Safely store large amounts of data at low cost using LTO storage technology compared to disk. Many users have also found that using the Linear Tape File System (LTFS) can unlock even more powerful benefits of LTO technology. In this BlogBytes, we will review what makes LTFS a powerful enabler for users and how content producers can benefit from using LTO tape with LTFS!
LTFS – The LTO Power Enabler
LTFS technology has become the go-to solution for video archive by unlocking the powerful attributes of LTO tape with disk-like access to files. It is widely used in the broadcast industry and is even an ISO international standard. But how does LTFS do it?
It starts with the partitioning feature of LTO technology which was first introduced with LTO generation-5. Partitioning enables a tape cartridge to be split into two sections called partitions. The first partition holds the table of contents and metadata, providing quick access and management capabilities, while the second partition holds file contents. This is a simple and ingenious concept.
LTFS offers access to tape’s contents in an operating system browser, providing the ability to drag and drop files to and from the tape in a manner like using a USB drive. Furthermore, there are many data storage software offerings that support LTFS. This can provide simplified backup, archive and workflow management for small to large implementations, including standalone drives up to large tape libraries. Find out more and see a list of LTFS implementers here.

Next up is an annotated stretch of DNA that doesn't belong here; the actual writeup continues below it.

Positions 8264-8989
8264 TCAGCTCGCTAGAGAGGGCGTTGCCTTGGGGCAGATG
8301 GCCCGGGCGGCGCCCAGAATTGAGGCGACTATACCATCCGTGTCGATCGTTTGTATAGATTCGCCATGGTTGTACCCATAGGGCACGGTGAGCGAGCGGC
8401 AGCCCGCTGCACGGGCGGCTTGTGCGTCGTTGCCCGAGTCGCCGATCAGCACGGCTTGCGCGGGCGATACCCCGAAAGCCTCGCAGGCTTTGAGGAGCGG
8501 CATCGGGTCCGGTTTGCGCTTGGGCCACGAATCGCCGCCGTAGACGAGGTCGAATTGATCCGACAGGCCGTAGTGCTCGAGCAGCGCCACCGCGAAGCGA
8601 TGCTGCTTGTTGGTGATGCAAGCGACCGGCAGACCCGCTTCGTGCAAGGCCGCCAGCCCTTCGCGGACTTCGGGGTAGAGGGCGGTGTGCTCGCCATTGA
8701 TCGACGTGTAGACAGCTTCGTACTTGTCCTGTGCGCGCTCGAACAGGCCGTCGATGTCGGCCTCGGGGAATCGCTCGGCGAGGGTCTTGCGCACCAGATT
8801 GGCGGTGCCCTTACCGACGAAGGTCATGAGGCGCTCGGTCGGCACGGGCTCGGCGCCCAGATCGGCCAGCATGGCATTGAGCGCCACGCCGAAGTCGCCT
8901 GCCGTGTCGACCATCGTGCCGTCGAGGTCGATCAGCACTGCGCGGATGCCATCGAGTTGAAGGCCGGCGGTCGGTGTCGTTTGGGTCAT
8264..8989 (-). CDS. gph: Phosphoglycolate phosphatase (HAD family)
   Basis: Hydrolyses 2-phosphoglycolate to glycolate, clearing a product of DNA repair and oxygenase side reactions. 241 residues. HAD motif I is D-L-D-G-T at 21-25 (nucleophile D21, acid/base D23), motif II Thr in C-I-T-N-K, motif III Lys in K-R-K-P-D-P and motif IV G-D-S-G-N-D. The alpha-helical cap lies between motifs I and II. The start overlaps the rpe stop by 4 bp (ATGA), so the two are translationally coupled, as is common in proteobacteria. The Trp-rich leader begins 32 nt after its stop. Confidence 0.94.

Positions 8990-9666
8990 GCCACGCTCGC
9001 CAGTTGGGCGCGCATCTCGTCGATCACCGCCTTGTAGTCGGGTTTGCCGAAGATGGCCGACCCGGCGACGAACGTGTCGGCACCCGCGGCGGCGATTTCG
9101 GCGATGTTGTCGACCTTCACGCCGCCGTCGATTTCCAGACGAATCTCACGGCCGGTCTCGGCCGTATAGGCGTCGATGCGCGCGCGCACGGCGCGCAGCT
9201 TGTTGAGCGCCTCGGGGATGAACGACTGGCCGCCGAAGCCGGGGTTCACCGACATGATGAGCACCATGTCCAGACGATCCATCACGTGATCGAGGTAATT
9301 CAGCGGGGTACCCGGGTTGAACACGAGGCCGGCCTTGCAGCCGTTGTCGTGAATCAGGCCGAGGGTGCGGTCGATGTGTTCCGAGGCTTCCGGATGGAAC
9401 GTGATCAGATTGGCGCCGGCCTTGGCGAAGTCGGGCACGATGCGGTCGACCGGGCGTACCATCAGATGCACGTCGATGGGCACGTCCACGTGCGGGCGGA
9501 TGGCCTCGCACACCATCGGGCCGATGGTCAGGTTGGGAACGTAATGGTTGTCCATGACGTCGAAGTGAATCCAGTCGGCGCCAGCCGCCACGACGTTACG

Today, most video production is being produced in 4K. This format produces large storage requirements. A typical HD movie at 1080p is about 5GB in size, while a 4K movie can be 100GB or more! This presents workflow, archive and delivery challenges for producers.
Fishbowl Worldwide Media, a movie and TV content producer, has implemented a solution using LTO tape and LTFS to manage this daunting 4K task. As reported in a case study, “when Fishbowl Media was shooting Insane Pools: Off the Deep End for Animal Planet, they had over 50 hours of 4K content. To store with SAN, the cost was $21,350. The cost for LTO storage was $800 for the same 32TB of capacity.” As stated by Sharon Arnett, vice president of post-production, Fishbowl Worldwide Media, “We don’t need as much nearline storage, because we only restore what we need. It eliminates a lot of spinning disk, a process prone to failure and is costly.” Benefits noted in the case study included: Simplified Avid pipelines with the packaged LTFS conform workflow, ability to use various versions of Media Composer, storage savings and simplified conforms.
With LTO technology, tape cartridges are offline – providing an air gap and helping to prevent access from malware and hackers. In addition, tapes loaded with large amounts of content are easily transportable from one location to another at a cost that can be far less than sending files over the internet or through comm-lines.